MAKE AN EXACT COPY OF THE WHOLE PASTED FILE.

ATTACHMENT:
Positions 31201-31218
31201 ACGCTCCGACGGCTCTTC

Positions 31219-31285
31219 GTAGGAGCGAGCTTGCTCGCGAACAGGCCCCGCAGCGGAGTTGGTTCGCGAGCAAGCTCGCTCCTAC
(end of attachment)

Positions 31201-31218
31201 ACGCTCCGACGGCTCTTC

Positions 31219-31285
31219 GTAGGAGCGAGCTTGCTCGCGAACAGGCCCCGCAGCGGAGTTGGTTCGCGAGCAAGCTCGCTCCTAC